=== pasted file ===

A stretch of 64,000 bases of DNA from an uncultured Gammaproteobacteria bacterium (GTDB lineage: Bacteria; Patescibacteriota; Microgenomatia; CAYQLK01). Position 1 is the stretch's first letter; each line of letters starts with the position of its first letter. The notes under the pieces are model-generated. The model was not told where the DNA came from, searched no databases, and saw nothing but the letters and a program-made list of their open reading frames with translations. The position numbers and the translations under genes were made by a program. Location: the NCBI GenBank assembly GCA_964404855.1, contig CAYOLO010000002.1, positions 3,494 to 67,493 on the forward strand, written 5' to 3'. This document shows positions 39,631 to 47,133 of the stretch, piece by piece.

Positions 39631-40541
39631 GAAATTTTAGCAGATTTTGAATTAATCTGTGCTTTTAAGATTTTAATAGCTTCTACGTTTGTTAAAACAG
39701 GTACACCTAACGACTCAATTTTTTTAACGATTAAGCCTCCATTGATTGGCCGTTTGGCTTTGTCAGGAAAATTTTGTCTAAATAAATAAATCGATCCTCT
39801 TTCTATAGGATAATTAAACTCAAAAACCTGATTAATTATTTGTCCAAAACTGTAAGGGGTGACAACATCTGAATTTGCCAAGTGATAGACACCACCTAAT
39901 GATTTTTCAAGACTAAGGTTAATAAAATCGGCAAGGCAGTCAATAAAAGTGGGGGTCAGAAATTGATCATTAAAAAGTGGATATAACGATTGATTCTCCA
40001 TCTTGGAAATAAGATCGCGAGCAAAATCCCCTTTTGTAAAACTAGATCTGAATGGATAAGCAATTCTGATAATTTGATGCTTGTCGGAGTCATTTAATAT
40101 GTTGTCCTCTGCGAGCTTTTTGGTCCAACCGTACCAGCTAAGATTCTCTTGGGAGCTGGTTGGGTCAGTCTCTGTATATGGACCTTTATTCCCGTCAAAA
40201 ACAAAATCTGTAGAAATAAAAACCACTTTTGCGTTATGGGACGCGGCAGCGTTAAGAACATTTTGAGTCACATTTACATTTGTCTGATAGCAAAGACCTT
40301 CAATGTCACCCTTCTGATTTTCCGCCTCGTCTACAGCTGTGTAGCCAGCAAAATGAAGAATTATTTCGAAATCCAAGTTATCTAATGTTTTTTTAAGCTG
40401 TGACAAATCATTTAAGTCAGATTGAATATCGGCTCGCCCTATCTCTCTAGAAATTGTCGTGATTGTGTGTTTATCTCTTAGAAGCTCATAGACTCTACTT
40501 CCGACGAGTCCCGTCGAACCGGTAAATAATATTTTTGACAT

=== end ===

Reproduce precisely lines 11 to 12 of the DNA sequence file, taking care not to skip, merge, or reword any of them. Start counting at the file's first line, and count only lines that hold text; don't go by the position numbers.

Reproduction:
40401 TGACAAATCATTTAAGTCAGATTGAATATCGGCTCGCCCTATCTCTCTAGAAATTGTCGTGATTGTGTGTTTATCTCTTAGAAGCTCATAGACTCTACTT
40501 CCGACGAGTCCCGTCGAACCGGTAAATAATATTTTTGACAT